Cimientos – China Miéville

dessert storm

China Miéville es un escritor británico de ciencia ficción y literatura fantástica, influido por escritores como Moorcock y Ballard. El texto es una traducción que hice de Foundation, cuento que aparece en el libro Looking for Jake: Stories, que me parece aún no ha sido traducido al español y que incluye once relatos y dos nouvelles. La historia fue publicada originalmente en 2003 y trata sobre un hombre atormentado por los crímenes de guerra en los que participó. Parcialmente, fue inspirada por esta nota de prensa en The Guardian, donde se narra la táctica usada para derrotar a un grupo de fuerzas iraquíes durante las operaciones Tormenta del Desierto:

On February 25 1991 the war correspondent Leon Daniel arrived at a battlefield at the tip of the neutral zone between Iraq and Saudi Arabia. Daniel was one of a pool of journalists who had been held back from witnessing action the previous day, when Desert Storm’s ground war had been launched. There, right where he was standing, 8,400 soldiers of the US First Infantry Division – known as the Big Red One – had attacked an estimated 8,000 Iraqis with 3,000 Abrams main battle tanks, Bradley fighting vehicles, Humvees and armoured personnel carriers.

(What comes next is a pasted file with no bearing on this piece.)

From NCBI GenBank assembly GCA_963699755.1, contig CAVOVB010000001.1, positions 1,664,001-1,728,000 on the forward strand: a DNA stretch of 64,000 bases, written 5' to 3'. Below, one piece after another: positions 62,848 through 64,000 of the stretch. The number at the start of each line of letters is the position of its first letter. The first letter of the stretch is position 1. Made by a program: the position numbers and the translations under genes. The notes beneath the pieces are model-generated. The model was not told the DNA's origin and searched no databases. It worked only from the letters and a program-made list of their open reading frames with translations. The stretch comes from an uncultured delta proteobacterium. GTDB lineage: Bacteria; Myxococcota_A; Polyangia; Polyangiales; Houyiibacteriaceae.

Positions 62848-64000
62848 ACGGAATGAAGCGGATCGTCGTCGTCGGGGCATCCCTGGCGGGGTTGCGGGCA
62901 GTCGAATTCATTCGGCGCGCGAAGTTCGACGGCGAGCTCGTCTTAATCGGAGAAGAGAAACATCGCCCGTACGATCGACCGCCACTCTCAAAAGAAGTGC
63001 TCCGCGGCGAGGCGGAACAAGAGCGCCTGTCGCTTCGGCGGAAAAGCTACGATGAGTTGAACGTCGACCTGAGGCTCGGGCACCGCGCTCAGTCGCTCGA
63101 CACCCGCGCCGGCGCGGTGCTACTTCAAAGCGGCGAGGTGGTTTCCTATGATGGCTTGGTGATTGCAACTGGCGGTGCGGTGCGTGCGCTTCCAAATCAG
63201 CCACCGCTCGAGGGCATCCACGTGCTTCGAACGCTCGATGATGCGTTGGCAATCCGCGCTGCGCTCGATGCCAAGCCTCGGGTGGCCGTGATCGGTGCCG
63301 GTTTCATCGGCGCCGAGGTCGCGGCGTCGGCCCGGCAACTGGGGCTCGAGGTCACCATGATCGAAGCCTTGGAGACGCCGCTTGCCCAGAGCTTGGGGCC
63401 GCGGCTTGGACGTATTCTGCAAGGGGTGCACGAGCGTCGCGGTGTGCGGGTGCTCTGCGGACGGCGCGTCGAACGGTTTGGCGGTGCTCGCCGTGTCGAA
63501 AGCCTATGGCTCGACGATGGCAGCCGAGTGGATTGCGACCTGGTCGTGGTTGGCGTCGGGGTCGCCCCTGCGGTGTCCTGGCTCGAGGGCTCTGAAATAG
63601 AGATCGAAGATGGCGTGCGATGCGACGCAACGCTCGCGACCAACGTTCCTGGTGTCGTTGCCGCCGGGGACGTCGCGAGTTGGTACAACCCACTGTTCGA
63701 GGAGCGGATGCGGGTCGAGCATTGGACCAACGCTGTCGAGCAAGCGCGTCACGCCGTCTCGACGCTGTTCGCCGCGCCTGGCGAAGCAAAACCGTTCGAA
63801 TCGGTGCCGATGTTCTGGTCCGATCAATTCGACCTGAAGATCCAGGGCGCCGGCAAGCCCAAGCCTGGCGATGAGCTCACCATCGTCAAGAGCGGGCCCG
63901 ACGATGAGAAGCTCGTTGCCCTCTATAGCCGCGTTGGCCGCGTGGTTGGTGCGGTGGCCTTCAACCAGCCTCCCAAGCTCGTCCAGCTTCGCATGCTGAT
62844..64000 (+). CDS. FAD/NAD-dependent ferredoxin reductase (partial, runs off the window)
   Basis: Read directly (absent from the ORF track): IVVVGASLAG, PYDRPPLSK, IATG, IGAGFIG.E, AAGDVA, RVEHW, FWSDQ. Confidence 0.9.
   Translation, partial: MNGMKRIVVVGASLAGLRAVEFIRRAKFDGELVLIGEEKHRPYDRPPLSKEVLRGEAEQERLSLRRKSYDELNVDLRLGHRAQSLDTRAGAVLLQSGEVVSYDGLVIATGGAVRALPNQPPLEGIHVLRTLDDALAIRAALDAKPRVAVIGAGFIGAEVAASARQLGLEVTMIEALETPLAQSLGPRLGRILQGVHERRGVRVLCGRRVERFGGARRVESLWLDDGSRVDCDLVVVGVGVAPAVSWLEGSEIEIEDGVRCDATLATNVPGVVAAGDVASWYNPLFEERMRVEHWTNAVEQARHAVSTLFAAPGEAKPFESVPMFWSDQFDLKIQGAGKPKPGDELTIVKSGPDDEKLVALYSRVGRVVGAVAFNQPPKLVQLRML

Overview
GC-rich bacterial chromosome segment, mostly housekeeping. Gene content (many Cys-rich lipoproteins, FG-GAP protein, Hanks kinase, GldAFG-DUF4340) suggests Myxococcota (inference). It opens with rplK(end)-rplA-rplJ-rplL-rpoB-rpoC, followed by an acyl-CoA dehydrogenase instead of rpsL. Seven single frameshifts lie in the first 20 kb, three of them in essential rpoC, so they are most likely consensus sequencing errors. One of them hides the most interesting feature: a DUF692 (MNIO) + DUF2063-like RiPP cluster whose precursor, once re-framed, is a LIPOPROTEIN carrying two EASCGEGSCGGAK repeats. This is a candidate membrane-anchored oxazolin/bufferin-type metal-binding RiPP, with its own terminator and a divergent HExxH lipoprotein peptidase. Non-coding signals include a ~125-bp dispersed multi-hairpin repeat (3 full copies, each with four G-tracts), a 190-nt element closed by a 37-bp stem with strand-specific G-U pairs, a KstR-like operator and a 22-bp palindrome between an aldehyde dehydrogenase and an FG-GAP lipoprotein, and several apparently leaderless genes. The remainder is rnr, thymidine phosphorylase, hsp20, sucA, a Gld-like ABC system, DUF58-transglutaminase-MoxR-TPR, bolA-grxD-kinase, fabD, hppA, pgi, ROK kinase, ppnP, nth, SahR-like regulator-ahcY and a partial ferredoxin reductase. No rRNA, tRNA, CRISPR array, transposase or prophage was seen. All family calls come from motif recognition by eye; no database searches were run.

Daniel had seen the aftermath of modest firefights in Vietnam. “The bodies would be stacked up like cordwood,” he recalled. Yet this ferocious attack had not produced a single visible body. It was a battlefield without the stench of urine, faeces, blood and bits of flesh. Daniel wondered what happened to the estimated 6,000 Iraqi defenders who had vanished. “Where are the bodies?” he finally asked the First Division’s public affairs officer, an army major. “What bodies?” the major replied.

Months later, Daniel and the world would learn why the dead had eluded eyewitnesses, cameras and video footage. Thousands of Iraqi soldiers, some of them firing their weapons from first world war-style trenches, had been buried by ploughs mounted on Abrams tanks. The tanks had flanked the lines so that tons of sand from the plough spoil had funnelled into the trenches. Just behind the tanks, straddling the trench line, came Bradleys pumping machine-gun bullets into Iraqi troops.

“I came through right after the lead company,” said Colonel Anthony Moreno. “What you saw was a bunch of buried trenches with people’s arms and legs sticking out of them. For all I know, we could have killed thousands.”

A partir de esta anécdota, Miéville escribe Cimientos. Para leerla den click al siguiente link:

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